There will be more national programs like these not less with an effective Senate, especially if it is elected. No one gets elected promising to get less done or gets re-elected by sayin “see how little I did”.

    An elected and effective Senate will mean a more active federal government. In fact, the federal government will have more to say about provincial affairs because Senators will be able to claim they represent the province just as much as the Premiers.

    Which is a good thing. Our provincialism hurts us. Sir John A envisioned a much much stronger federal government than we have and much much much stronger federal government than Harper envisions.

    With Harper’s reforms, the pendulum will start to swing back to Sir John A and Trudeau’s vision of a strong central/federal government.

    (If the reforms ever passed the Constitutionality test, which is not likely.)

    • Ted says:

      I don’t know what makes you think a triple E senate would have blocked NEP or the gun registry. It doesn’t follow at all.

      Like in the US, there will be gridlock. But that doesn’t mean nothing will ever get done. The way out of gridlock will be ever expanding government. It absolutely stuns me that conservatives are so behind a triple E senate. There is no single way to better assure the expansion of the federal government.

      An unelected or ineffective senate doesn’t have to cater to anyone. You think something should be done about something? They’ll study it and maybe they’ll do something about it and maybe not. Now if they are up for election or re-election? You better believe they’ll promise to spend taxpayer dollars to do something about it.

      Harper’s plan to limit terms is clearly unconstitutional without a constitutional amendment. It’s why a constitutional amendment was necessary to limit life terms to forced retirement at 75 years old.

      Having an election requirement is also clearly unconstitutional without a constitutional amendment. That’s why the legislation, if you actually bothered to read it, doesn’t actually require Harper to do anything if someone gets elected. An election is just advice. It’s a joke which is why the provinces have ignored him and why he ignores the provinces. He couches it in a whole bunch of motherhood language but Harper – who is not stupid – knows that if he tried to make an election binding and enforceable it would be unenforceable because it would be unconstitutional. Without a constitutional change, nothing is allowed to fetter the Crown’s discretion on the advice of the PM. He did the same trick with “fixed” election dates that he can ignore.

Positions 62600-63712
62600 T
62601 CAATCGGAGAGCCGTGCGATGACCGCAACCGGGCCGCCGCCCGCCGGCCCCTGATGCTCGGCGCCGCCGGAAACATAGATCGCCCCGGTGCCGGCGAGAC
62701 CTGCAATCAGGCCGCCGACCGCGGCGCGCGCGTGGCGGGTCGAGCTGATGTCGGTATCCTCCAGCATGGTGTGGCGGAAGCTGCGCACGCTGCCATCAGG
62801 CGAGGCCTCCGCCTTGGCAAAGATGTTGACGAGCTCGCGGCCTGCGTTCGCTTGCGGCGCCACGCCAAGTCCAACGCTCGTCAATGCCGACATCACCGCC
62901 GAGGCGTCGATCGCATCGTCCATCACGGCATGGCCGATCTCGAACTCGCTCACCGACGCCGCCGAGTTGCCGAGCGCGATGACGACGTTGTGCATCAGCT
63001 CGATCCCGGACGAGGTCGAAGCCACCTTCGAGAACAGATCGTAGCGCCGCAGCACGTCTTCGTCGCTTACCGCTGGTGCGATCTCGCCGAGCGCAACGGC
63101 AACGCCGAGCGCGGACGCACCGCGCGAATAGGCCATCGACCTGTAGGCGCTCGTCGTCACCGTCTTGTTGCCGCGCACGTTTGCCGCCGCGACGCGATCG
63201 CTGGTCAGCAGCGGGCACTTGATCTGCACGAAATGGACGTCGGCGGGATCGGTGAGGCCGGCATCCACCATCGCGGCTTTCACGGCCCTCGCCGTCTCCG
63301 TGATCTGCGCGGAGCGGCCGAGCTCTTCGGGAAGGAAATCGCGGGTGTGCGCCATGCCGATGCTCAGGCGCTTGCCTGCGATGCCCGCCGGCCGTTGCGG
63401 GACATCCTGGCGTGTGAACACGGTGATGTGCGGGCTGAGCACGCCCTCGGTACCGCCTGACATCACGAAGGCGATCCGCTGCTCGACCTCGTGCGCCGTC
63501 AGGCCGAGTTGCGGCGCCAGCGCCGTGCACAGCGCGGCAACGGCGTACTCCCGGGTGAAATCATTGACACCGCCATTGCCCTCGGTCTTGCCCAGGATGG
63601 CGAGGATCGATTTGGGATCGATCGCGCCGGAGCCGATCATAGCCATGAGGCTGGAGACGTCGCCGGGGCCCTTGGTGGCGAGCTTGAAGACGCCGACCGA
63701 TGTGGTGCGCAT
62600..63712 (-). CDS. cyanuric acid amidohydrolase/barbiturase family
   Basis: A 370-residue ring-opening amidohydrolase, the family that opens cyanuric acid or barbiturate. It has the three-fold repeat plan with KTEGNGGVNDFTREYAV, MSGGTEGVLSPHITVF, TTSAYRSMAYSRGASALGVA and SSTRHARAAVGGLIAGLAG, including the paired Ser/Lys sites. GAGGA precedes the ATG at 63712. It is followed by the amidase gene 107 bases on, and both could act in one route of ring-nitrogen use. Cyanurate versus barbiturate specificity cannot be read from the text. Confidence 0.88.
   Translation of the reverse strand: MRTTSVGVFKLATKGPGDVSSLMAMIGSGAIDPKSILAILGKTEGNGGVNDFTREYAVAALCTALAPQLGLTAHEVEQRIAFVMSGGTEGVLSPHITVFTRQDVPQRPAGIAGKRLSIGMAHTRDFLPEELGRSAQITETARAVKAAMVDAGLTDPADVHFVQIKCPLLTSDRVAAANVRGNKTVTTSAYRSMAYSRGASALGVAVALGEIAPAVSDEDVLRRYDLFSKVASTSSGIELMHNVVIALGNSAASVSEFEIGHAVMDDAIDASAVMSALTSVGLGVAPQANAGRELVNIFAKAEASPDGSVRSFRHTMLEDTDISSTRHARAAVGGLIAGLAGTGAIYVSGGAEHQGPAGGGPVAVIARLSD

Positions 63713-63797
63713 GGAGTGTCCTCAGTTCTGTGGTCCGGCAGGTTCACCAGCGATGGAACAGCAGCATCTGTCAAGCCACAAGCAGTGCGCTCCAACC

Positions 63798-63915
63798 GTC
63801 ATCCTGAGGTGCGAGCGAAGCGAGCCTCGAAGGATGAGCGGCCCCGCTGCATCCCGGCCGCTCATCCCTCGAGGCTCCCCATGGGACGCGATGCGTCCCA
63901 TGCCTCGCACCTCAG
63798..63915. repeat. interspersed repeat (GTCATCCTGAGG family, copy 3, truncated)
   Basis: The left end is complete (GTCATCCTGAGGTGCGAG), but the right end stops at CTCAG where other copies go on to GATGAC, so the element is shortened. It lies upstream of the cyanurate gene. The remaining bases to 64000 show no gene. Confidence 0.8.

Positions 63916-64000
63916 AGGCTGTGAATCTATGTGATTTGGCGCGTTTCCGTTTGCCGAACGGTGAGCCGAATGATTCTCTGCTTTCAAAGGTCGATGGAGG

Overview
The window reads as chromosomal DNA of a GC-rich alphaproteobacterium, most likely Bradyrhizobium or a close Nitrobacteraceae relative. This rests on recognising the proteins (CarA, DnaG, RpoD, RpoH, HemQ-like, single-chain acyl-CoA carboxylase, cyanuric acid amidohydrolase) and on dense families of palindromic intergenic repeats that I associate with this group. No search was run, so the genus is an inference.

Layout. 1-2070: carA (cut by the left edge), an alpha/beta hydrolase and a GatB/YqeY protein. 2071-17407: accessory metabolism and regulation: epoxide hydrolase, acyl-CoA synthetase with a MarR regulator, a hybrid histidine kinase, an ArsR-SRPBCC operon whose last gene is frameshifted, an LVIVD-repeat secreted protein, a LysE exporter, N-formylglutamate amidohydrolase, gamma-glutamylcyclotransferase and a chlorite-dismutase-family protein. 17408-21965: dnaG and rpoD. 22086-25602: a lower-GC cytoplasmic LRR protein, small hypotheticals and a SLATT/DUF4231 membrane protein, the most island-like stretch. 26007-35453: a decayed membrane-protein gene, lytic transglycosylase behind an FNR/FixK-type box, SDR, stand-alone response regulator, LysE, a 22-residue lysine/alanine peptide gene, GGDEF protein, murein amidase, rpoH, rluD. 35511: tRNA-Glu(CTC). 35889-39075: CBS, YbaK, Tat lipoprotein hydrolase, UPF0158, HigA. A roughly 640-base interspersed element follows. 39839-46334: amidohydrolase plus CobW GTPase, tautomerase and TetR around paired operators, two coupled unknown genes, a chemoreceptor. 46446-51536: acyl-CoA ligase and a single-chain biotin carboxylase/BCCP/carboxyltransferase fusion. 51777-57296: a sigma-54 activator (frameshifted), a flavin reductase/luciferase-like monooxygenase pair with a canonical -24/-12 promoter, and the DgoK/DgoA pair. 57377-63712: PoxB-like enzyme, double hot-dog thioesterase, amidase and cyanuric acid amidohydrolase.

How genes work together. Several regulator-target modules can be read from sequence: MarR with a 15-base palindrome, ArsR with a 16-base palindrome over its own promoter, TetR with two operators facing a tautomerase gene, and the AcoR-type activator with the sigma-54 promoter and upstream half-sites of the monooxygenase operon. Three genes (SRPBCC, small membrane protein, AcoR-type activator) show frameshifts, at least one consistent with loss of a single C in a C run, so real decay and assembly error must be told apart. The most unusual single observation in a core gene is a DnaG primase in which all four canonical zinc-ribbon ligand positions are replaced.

• The Doctor says:

        “It absolutely stuns me that conservatives are so behind a triple E senate.”

        Ted, I think it would be more accurate to say that CERTAIN conservatives are hot and horny about a EEE senate. Mainly the old Reformers.

    • Pete says:

      One of the things that will happen is many more side deals and hidden legilsation will be te comprimise as it is in the US where many many many things get added to major bills going through the senate

  5. smelter rat says:

    Gord, by that measure, the USA must be a paragon of progressive legislation, cooperation and political camraderie. Their current legislative gridlock must simply be an illusion.

    • smelter rat says:

      Clearly you’ve forgotten the “Axis of Evil” speech. As to the odds of any of the Repub clowns currently running for the GOP leadership becoming President, I wouldn’t get my hopes up.

  6. The Doctor says:

    I’ve never understood certain peoples’ fetish/obsession over the Senate. I just wish it would wither away and die, personally. Alternatively, keep it as is: a somewhat useful place to reward hacks for their service and to allow them to publish occasionally useful studies (e.g., the stuff that Michael Kirby did on health care).

    But certain wonks just won’t leave it alone.

    Plus it became this article of faith in Alberta in the 70s and 80s that Senate reform was the answer to Western alienation — a premise I always found to be questionable at best, on many levels.

    I think this is an example of where the CPC is trapped by its Reformist legacy — senate reform was a personal obsession of Preston Manning’s, and it remains an article of faith among Western Reform-sourced Conservatives that it should proceed. I agree with people who say that pushing this and/or ultimately implementing this could end up ironically damaging the CPC, via the law of unintended consequences.

    • The Doctor says:

      Your arguments don’t convince me. If Canadians are stupid enough to vote in a NDP federal government, then we should have to live with the consequences of our actions.

      It seems to me your underlying premise is that something is broken that needs to be fixed. My underlying premise is that I don’t see our current system as being broken in the way that you do. And in addition, I’m not convinced that a EEE Senate would have the wonderful, salutary effects that you seem to think it would have.